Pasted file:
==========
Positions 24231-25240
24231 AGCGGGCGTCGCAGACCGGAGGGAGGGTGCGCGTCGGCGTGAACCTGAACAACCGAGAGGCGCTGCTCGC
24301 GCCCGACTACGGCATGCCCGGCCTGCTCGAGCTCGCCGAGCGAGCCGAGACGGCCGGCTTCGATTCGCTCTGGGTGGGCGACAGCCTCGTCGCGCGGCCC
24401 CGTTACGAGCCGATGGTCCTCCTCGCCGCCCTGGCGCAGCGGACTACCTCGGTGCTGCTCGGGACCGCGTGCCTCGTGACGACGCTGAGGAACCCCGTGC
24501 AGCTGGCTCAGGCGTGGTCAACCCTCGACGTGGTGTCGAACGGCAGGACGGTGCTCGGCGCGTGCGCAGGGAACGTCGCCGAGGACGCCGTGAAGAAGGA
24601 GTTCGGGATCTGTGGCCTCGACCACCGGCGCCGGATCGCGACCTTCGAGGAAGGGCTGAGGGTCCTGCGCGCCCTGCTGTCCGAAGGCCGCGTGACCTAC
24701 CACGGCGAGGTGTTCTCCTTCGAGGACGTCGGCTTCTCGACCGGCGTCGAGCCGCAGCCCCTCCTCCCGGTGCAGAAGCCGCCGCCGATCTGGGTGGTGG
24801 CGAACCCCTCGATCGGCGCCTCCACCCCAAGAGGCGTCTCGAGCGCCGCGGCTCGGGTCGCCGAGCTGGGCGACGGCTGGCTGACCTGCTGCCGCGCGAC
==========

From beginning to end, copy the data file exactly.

Positions 24231-25240
24231 AGCGGGCGTCGCAGACCGGAGGGAGGGTGCGCGTCGGCGTGAACCTGAACAACCGAGAGGCGCTGCTCGC
24301 GCCCGACTACGGCATGCCCGGCCTGCTCGAGCTCGCCGAGCGAGCCGAGACGGCCGGCTTCGATTCGCTCTGGGTGGGCGACAGCCTCGTCGCGCGGCCC
24401 CGTTACGAGCCGATGGTCCTCCTCGCCGCCCTGGCGCAGCGGACTACCTCGGTGCTGCTCGGGACCGCGTGCCTCGTGACGACGCTGAGGAACCCCGTGC
24501 AGCTGGCTCAGGCGTGGTCAACCCTCGACGTGGTGTCGAACGGCAGGACGGTGCTCGGCGCGTGCGCAGGGAACGTCGCCGAGGACGCCGTGAAGAAGGA
24601 GTTCGGGATCTGTGGCCTCGACCACCGGCGCCGGATCGCGACCTTCGAGGAAGGGCTGAGGGTCCTGCGCGCCCTGCTGTCCGAAGGCCGCGTGACCTAC
24701 CACGGCGAGGTGTTCTCCTTCGAGGACGTCGGCTTCTCGACCGGCGTCGAGCCGCAGCCCCTCCTCCCGGTGCAGAAGCCGCCGCCGATCTGGGTGGTGG
24801 CGAACCCCTCGATCGGCGCCTCCACCCCAAGAGGCGTCTCGAGCGCCGCGGCTCGGGTCGCCGAGCTGGGCGACGGCTGGCTGACCTGCTGCCGCGCGAC